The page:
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MEDIATION AND COLLABORATIVE DIVORCE ATTORNEY

Divorce is a difficult thing for any family.  Mediation and the Collaborative Process gives spouses the opportunity to decide the details of their own divorce, allowing for what is best for their family.

 

Experience as a Divorce Attorney and training in Alternative Dispute Resolution, provided the skills and knowledge base necessary to work as a neutral third party and assist couples working through the issues they need to resolve in their divorce through amicable and cost effective processes. 

 
 
 
Professional Associations and Membership
  • National Association of Divorce Professionals - Greenwich Chapter

  • Member of IACP - International Academy of Collaborative Professionals

  • Member of Fairfield County Collaborative Divorce Group

  • Member of Connecticut Counsel for Non-Adversarial Divorce

  • Connecticut Bar Association

  • Fairfield County Bar Association

Education

Rutgers University - School of Law, Camden, New Jersey J.D., 2000

Indiana University -Bloomington, Indiana

B.A., 1997 

Bar Admissions

Connecticut, 2004

New Jersey, 2000

COMMON QUESTIONS

What is the Mediators Role?
How much will this cost?
 

The Mediator's role is to be a neutral party that facilitates a respectful and productive dialogue between the divorcing couple.  Assisting the divorcing couple in formulating their ideas which can eventually lead to agreements. Settlement agreements which people determine for themselves are more likely to withstand the test of time versus court ordered divorces.

Cost of  Mediation is significantly less than litigating a divorce.  Divorce, mediation is focused on cooperation and full disclosure.  Parties are able to share the expense of a mediator, in comparison to each side hiring their counsel and litigating the matter in court. When parties mediate they are both equally vested in resolving the dispute, which takes less time.

How long does it take to mediate a case?

Mediation is almost always faster than going through divorce court.  The average amicable case can be resolved through six to eight two-hour mediation sessions during a three to six month time period.  More complex cases can take more than six months to complete. 

What happens if mediation fails?

Mediation is confidential; therefore, providing a safe environment for the parties.  Should the parties agree on most issues, a settlement agreement can be prepared.  The remaining issues can be litigated or the clients can determine to take a break and return to mediation at a later date.

What is Collaborative Divorce?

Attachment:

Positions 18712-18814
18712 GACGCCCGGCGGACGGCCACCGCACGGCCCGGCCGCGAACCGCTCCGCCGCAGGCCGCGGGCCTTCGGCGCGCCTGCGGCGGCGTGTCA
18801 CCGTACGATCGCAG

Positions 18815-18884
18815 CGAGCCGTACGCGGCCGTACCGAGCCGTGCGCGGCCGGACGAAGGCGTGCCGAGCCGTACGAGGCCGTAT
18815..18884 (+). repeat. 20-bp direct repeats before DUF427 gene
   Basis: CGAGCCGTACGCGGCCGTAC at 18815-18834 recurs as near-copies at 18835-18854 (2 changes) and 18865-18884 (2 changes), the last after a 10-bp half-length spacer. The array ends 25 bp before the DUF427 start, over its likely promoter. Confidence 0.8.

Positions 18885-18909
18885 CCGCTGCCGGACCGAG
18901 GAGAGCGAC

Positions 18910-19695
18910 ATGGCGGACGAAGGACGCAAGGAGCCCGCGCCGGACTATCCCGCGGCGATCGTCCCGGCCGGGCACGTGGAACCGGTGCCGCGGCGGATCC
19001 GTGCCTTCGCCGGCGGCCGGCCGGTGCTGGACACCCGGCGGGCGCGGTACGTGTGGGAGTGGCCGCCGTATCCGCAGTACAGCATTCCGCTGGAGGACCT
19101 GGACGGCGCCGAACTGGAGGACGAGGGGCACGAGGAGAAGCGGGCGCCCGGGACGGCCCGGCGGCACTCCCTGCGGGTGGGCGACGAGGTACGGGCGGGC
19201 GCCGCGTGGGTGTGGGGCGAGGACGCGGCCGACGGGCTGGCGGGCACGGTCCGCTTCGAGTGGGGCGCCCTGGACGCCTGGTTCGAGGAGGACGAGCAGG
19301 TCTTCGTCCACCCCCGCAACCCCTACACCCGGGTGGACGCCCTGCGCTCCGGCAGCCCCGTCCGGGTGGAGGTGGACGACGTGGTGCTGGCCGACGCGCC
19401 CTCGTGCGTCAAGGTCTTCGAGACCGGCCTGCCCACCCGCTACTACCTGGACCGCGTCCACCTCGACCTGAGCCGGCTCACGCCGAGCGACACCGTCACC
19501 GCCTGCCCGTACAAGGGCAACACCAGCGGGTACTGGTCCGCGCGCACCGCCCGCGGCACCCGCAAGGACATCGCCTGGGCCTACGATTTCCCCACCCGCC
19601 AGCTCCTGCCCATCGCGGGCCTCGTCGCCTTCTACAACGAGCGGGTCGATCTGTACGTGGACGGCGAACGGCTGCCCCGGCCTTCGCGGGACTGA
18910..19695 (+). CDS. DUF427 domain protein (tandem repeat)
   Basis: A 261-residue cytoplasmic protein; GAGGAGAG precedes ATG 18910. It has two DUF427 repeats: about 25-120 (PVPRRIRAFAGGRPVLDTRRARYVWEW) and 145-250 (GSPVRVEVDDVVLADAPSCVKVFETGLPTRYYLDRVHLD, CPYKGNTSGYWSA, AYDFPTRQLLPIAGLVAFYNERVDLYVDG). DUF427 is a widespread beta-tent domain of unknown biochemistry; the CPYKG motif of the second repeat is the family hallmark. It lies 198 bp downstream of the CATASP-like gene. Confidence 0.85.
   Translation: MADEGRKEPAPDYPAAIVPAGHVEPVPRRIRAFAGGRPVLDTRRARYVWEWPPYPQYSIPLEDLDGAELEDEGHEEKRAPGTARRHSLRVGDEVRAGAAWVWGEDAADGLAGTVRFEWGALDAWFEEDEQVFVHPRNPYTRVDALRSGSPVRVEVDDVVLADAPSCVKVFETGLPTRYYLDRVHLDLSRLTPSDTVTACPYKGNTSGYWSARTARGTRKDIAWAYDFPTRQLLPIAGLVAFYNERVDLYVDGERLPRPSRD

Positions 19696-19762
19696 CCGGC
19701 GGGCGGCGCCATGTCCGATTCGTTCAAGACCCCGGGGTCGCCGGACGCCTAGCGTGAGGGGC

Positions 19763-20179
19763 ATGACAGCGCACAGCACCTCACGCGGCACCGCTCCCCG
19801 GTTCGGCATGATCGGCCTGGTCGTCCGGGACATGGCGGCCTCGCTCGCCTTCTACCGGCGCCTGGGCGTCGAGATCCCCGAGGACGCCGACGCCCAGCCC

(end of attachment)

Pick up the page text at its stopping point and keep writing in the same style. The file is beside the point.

Collaborative Divorce is a method of alternative dispute resolution which offers a process to parties that is non-judgmental and goal oriented.  It is interdisciplinary utilizing mental health and financial neutral as well as attorneys. Professionals are focused on the interests of the parties offering more options for settlement.  the process is tailored to foster environments that are conducive to everyone's success.

What does a Collaborative Divorce look like?

Collaborative Divorce is unique because each party is represented by a non-adversarial attorney.  the parties agree not to litigate and to utilize a team that includes the use of a financial neutral and a mental health professional.  With all these professional involved the divorce process is supported in a multi-faceted way that allows the couple to make secure and educated decisions about the future of their family.

How long is the process?

There are three main components to a Collaborative Divorce that happen after your initial meeting where all the parties sign an agreement that you are entering into a Collaborative Divorce, there is the information gathering, which entails meeting with the Financial Neutral and the Mental Health Professional.  Next, is the part of the process whereby we generate options that address the goals and concerns of the parties. This part is the most lengthy part of the process.  Lastly, based on the decisions of the parties, we draft a separation agreement.  Once this is reviewed and approved by the parties, it, along with the necessary documents, is filed with the court and we await a court date.  Then parties go to court with counsel to finalize their divorce.  

Is it confidential?

Yes, it is both confidential and transparent.  These contradictory concepts exist side-by-side in the same dispute resolution process because the process is designed to be transparent in the sense that all information that may be important to resolving the dispute must be disclosed.  Confidentiality in the Collaborative Divorce process extends to all the information exchanged within the process against the outside world. Confidentiality with your attorney still exists in the Collaborative Divorce.  Client's are not precluded from instructing their attorney maintain the confidence of information.  However, the transparency requirement assures integrity in the process both from a conflict resolution and from a legal standpoint.

Talking with Trevor and Jill about Collaborative Divorce